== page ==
“We dreamt about a society that really made people feel they mattered. You can’t do that in a society where people go to bed hungry. When you have many of our children still attending classes under trees. We missed out on opportunities.”
As a result of the racial disparities, tensions have simmered under the surface, occasionally boiling over when the strain of coexistence becomes too much.
The release of four young white men jailed for beating a black homeless man to death in 2011 triggered outrage earlier this year, with some angry South Africans commenting on social media that this was another example of a justice system that still favored whites.
A few weeks after exchanging hugs with her white neighbor in mutual sorrow over Mandela’s death, Thabiso Mlangeni was embroiled in a road rage incident which degenerated into an exchange of racial insults with the other driver.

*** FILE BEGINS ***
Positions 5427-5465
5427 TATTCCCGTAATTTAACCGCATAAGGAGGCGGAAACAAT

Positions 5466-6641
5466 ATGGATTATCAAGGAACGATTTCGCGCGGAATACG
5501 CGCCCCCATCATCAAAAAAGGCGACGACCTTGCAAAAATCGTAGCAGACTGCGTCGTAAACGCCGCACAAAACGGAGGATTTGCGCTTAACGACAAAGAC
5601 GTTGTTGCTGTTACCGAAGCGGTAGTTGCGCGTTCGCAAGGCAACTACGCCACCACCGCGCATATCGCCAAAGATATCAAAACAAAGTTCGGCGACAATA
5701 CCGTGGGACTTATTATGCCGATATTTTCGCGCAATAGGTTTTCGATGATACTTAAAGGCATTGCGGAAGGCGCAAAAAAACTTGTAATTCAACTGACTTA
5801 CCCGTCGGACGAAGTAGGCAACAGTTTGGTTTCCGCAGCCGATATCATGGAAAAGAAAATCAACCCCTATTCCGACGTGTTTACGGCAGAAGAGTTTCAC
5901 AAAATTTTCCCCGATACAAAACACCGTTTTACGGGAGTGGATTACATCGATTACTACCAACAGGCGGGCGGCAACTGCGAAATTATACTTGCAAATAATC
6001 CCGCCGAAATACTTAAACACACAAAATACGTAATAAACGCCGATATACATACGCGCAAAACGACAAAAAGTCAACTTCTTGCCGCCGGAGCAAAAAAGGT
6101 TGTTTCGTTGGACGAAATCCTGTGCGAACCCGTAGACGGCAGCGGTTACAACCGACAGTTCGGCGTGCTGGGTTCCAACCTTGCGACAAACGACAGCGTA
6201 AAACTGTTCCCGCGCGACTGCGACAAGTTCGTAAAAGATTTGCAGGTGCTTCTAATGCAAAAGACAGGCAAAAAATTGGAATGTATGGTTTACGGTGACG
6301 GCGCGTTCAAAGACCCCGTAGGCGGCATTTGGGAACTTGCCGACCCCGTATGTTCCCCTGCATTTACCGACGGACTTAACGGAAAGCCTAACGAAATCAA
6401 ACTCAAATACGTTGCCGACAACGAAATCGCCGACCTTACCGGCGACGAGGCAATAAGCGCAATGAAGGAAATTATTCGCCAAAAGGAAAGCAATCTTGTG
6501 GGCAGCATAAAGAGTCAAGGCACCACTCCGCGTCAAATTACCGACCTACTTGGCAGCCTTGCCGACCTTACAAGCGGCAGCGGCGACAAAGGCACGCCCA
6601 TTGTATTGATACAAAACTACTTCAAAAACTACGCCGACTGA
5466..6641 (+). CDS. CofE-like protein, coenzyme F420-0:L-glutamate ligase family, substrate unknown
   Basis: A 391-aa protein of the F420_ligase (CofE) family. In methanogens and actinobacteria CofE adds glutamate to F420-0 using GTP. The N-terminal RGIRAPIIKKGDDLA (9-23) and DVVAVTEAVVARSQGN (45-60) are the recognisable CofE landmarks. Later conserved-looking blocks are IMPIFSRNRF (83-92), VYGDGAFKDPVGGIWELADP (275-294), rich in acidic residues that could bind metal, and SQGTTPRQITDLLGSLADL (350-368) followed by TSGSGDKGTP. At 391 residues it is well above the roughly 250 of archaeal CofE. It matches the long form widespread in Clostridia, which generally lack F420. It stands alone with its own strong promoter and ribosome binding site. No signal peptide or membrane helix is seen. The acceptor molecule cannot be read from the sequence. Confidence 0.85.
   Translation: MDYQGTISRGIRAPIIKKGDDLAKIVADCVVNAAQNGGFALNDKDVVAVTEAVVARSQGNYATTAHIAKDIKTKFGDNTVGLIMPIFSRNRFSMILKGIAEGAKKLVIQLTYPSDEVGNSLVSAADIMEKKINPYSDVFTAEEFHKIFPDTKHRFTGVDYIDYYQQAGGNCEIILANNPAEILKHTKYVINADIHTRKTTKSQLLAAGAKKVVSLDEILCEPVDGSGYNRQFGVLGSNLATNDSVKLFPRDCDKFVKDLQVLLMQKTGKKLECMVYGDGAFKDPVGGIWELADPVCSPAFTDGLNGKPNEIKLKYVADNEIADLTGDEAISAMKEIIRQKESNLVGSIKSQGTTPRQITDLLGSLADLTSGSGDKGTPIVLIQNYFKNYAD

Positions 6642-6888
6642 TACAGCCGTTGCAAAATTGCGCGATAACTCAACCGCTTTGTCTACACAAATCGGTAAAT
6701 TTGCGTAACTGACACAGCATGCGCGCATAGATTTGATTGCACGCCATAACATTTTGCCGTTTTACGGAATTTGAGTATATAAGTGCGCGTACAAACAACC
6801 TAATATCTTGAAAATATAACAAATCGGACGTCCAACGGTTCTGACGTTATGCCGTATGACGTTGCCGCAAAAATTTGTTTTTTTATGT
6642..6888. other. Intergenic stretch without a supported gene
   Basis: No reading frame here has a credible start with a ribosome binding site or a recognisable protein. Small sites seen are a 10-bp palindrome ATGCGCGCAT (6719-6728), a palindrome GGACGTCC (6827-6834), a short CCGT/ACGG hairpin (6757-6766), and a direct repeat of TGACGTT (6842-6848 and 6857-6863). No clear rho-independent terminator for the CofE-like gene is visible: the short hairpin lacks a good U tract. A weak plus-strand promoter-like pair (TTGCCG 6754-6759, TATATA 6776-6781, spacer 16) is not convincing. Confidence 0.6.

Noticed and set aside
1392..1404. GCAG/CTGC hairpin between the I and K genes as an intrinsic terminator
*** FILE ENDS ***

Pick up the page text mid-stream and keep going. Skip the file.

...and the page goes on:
“I was at fault, but before I could apologize, he stunned me with the K-word,” recalled Mlangeni, a Johannesburg doctor, alluding to the derogatory term “kaffir” used to refer to blacks during apartheid.
“I’m afraid I retaliated with a slur of my own,” she added with a grimace.
The IRR says 58 percent of South Africans felt confident in a happy future for all races in 2012. But only 39 percent believed race relations were improving, compared to 72 percent in 2000.
But it’s not all bad, says Georgina Alexander, a researcher for politics and government at the institute.
“Race relations are not as bad as some of the racial incidents we have seen, make us think. On average most South Africans live alongside each other in a relatively civil and peaceful way.”
Engler also is cautiously optimistic about the future of the country he hopes his daughter can grow up and thrive in.
“I’m a glass half full type of guy and I think we’ve definitely come a long way,” he says.
“It’s just a case of how long it’s going to take to reach a state of economic equity, which is the main stumbling block at the moment. That’s gonna take some resolving.”
Editing by Joe Brock and Giles Elgood